The Budget – what does it all mean?
The Budget – what does it all mean?
By Peter Kelly
Last night was a very late night as I worked my way through hundreds of pages of budget documents produced by Treasury.
You might well ask if I would prefer to be doing something else on budget night. The answer is a resounding YES! But then, it has become a bit of a tradition over recent years to sit up until the wee small hours and write content for financial advisers to share with their clients and a broader audience.
So, what did this year’s budget have to offer?
With a federal election clearly in the wind, the budget contained a little bit of something for almost everyone. However, some of us will have to wait – not for the next parliamentary term, but the one after that – before we see some of the tangible benefits flowing through.
Unlike the 2016 budget that included massive changes to super, this year’s budget was a lot lighter in terms of super announcements. However, there were a few including:
- Allowing people aged between 65 and 74 to make voluntary contributions super in the year after they cease working, without having to meet the work test. This will apply from 1 July 2019 and deserves a thumbs up.
- Increasing membership of self-managed super funds from four to six – again from 1 July 2019. This is probably not all that great as only a very small proportion of SMSFs have even three or four members.
- Moving to a three-year audit cycle for SMSFs with good record keeping and compliance history. This will commence from 1 July 2019 and should help to reduce red tape.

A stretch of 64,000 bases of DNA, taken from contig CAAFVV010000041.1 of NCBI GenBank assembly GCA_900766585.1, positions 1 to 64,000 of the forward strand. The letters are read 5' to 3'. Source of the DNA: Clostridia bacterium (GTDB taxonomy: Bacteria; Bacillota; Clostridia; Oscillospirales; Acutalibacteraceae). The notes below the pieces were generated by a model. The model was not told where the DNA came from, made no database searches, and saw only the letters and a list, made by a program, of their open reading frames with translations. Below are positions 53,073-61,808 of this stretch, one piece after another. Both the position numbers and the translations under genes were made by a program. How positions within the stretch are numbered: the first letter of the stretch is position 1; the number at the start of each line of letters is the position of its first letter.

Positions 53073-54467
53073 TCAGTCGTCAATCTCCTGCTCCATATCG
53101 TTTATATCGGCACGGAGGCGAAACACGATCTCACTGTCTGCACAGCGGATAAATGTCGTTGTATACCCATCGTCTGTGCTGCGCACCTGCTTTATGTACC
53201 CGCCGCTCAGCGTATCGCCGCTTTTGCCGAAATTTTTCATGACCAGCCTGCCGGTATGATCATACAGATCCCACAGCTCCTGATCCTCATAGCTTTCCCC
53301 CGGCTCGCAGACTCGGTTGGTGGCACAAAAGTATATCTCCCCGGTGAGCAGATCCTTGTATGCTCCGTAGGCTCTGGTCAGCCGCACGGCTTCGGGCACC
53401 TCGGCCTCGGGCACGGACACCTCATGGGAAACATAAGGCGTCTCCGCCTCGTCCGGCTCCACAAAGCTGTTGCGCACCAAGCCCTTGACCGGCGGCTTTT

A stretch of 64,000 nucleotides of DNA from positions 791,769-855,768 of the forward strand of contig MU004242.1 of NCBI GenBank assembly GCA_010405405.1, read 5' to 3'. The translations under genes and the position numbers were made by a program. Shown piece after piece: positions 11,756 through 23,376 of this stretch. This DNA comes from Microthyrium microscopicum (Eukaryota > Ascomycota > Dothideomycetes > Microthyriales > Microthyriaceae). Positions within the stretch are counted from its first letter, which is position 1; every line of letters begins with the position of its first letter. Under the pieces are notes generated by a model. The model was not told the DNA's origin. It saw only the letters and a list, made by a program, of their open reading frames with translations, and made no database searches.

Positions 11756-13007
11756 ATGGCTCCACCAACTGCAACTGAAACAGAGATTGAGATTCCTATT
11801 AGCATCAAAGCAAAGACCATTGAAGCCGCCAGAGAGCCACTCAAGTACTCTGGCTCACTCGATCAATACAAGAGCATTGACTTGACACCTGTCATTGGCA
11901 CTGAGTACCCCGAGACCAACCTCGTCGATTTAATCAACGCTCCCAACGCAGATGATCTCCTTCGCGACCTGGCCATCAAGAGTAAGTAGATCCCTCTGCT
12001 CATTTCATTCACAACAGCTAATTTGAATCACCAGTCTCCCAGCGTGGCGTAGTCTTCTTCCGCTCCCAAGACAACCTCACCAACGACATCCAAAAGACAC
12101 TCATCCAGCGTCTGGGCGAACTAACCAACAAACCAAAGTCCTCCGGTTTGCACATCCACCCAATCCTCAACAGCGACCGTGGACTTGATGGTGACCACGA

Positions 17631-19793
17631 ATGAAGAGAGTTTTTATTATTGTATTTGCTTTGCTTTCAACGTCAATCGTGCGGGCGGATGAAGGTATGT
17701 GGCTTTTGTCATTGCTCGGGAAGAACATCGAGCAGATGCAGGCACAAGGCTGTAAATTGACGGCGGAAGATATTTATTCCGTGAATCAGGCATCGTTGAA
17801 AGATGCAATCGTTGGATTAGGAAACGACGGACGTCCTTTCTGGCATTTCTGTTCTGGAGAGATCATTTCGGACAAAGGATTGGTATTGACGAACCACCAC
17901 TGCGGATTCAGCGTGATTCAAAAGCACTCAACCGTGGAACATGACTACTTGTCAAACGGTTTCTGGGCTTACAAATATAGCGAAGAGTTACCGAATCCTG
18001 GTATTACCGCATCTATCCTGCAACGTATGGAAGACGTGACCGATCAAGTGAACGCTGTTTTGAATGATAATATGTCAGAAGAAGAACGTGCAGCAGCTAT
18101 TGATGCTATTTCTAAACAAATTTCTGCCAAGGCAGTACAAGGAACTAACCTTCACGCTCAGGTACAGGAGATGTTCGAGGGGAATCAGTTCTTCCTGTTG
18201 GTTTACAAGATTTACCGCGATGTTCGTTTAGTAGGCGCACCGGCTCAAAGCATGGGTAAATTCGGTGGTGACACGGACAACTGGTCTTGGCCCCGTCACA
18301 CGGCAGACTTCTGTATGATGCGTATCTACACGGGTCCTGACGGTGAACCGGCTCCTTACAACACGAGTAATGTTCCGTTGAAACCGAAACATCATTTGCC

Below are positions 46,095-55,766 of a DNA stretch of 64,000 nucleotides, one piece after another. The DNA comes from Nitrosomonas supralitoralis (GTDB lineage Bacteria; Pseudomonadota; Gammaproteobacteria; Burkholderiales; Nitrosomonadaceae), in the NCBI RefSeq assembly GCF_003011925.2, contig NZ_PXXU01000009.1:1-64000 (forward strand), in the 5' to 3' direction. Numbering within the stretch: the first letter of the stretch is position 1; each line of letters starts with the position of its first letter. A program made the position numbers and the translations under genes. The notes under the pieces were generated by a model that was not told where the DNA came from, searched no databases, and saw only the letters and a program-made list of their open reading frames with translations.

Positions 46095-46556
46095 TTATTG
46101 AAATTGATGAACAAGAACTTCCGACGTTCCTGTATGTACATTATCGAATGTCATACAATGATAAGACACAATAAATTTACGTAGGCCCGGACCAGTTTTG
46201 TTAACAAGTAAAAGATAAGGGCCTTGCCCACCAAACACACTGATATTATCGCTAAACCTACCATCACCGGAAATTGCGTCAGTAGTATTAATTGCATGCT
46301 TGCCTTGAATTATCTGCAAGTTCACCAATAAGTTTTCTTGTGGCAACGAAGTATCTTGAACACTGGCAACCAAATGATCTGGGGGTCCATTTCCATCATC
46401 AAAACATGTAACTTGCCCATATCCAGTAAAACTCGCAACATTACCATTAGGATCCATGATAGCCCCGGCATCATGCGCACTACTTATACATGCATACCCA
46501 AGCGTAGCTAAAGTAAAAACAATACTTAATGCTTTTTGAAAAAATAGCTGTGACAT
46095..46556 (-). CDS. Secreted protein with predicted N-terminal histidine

- The ability of younger people and those with less than $6,000 in super to opt-in for life insurance cover inside their super. This differs from the current system where they have to opt-out if they don’t want life cover.
- Some relief from the risk of breaching the concessional contribution cap for people earning more than a combined $263,157 from more than one employer.
The budget also contained some immediate tax relief for low to middle-income earners with the introduction of a Low to Middle Income Earners Tax Offset of up to $530. This will apply from 1 July 2018 and will be paid as a lump sum at the end of the financial year once an income tax return has been lodged.
There will be tax cuts across the board, however, significant changes, particularly for higher income earners, won’t come in to effect until 1 July 2024.
On the good news front, the planned increase in the Medicare Levy that was due to come in from 1 July 2019 is no longer proceeding.
The big winners from the budget were older Australians with considerable funds being directed to the delivery of residential and in-home aged care services.
Also, the budget makes proposed changes to the Pension Work Bonus to take effect from 1 July 2019. This allows people to earn more from employment and self-employment in retirement without it affecting their age pension, and an expansion of the Pension Loans Scheme. The Pension Loans Scheme enables people to access a government-sponsored reverse mortgage scheme to top up their pension payments.
And, for those who may be planning to head out onto the highways and byways of Australia at any time during the next 10 years, be prepared for some hold-ups. The budget included a $75 billion dollar spend on infrastructure including roads, rail, bridges and water.
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